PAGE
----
“Collagen is the main structural protein of the various connective tissues in animals. As the main component of connective tissue, it is the most abundant protein in mammals, making up from 25% to 35% of the whole-body protein content. Collagen, in the form of elongated fibrils, is mostly found in fibrous tissues such as tendons, ligaments and skin, and is also abundant in corneas, cartilage, bones, blood vessels, the gut, and intervertebral discs. The fibroblast is the most common cell that creates collagen.
Elastin is a protein in connective tissue that is elastic and allows many tissues in the body to resume their shape after stretching or contracting. Elastin helps skin to return to its original position when it is poked or pinched. Elastin is also an important load-bearing tissue in the bodies of vertebrates and used in places where mechanical energy is required to be stored. In humans, elastin is encoded by the ELN gene.”
Figure 1 of the skin structure in relation to the effects of collagen and elastin 1
What is the function of these molecules in the skin?
In essence we note that the role of these molecules is to act like a “spring” so as to return the plumpness in the skin. When you visualise the skin surface having folds and crevices (as seen in the above schematic diagram), then the role of the collagen and elastin is to “push” these creases out from the inside in order to reverse the aging process. This naturally happens in young skin when it is pinched or distorted in some way.
Unfortunately, as we get older that “springiness” in our collagen and elastin start to break down and cannot function well to prevent the signs of aging. These molecule then become stiff and brittle.
Following is a detailed description taken from the website for The Dermal Institute (Postgraduate Education in Skin and Body Therapy) of an article “Structural Changes Associated with Aging Skin” by Dr. Diana Howard 2
“Breakdown of Collagen and Elastin
The majority of age-dependent changes that occur in our skin happen in the dermis, which can lose from 20-80% of its thickness during the aging process. This is the result of changes in the fibroblasts, the cells responsible for collagen, elastin and glycosaminoglycan (GAG) biosynthesis. Not only is the collagen and elastin produced at a slower rate, which impacts the skin’s inability to repair itself, but the organization of the protein also changes, affecting the skin’s structure.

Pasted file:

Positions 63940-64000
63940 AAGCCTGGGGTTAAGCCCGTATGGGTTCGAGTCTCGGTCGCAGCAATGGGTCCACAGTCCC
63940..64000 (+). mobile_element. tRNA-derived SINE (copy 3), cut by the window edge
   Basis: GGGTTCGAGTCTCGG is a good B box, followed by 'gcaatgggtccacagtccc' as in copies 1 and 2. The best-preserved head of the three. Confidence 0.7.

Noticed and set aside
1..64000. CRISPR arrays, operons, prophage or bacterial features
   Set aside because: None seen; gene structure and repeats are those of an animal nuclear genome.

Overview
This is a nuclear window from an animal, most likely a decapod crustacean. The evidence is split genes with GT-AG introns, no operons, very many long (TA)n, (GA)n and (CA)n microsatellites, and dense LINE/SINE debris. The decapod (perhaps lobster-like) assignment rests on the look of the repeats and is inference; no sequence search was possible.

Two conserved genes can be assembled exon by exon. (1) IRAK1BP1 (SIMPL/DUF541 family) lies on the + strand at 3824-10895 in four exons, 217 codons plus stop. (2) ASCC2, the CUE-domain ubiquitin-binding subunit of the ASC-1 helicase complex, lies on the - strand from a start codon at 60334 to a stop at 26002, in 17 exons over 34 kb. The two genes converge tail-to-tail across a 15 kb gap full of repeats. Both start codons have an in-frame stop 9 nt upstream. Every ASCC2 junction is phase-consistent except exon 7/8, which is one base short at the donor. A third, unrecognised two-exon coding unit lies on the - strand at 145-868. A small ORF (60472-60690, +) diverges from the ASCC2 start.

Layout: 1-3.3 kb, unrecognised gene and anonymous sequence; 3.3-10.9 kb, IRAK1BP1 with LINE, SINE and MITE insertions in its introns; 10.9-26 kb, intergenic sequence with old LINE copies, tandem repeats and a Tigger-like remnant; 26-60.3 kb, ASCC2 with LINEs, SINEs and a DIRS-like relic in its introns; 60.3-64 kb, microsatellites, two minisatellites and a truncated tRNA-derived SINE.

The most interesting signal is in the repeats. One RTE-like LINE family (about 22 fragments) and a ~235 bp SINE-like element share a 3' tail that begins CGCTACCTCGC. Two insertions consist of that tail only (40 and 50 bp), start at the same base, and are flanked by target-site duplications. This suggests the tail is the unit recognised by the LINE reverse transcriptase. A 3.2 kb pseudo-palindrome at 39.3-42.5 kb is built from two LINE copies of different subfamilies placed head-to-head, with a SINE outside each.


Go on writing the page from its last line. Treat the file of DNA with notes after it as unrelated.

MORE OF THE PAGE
The breakdown of collagen and elastin is controlled by the activity of Matrix Metalloproteinase (MMP) enzymes known as collagenase and elastase, respectively. Studies have shown that UV radiation activates these enzymes within hours of UVB exposure. Long-term elevation of the MMPs, which is typically found in people with prolonged exposure to sunlight, results in disorganized and clumped collagen and elastin that is characteristic of photodamaged skin.
Changes in elastin fibers are so characteristic in photoaged skin that the condition known as elastosis is considered a hallmark of photoaged skin. This is characterized by an accumulation of amorphous elastin protein and a breakdown in the typical structural layout, which results in decreased skin elasticity and tensile strength. This phenomenon accounts for why more mature skin takes longer to assume its original position when extended or pulled.”
So what can be done to repair the collagen and elastin in the skin?
There are many collagen and elastin skincare creams on the market that claim to help stabilise the collagen and elastin levels in the skin. These creams contain the molecules. Only problem is that for these elements to have any effect they must be somehow “placed” under the skin as shown in the following picture.
Figure 2 Simplified model of collagen and elastin 3
These proteins do not travel through the skin and so there is some doubt cast over these claims. At best these creams would only help to “fill in the nooks and crannies” on the skin, much like spakfilla does in the cracks and holes in a wall. These creams help to bridge across the crevices but unfortunately once the cream dries out on the skin, then the creases reappear to then have to undergo the same procedure again.
Needling is another method to repair the creases but this method is painful and invasive. This method is not always a guarantee of success.
The only effective way of rebuilding the collagen and elastin under the outer skin layer is to allow the body the ability to naturally fabricate it. This is what normally happens in the body when it is young but diminishes with age. One of the recognised methods to do this is by use of vitamin C (ascorbic acid). 4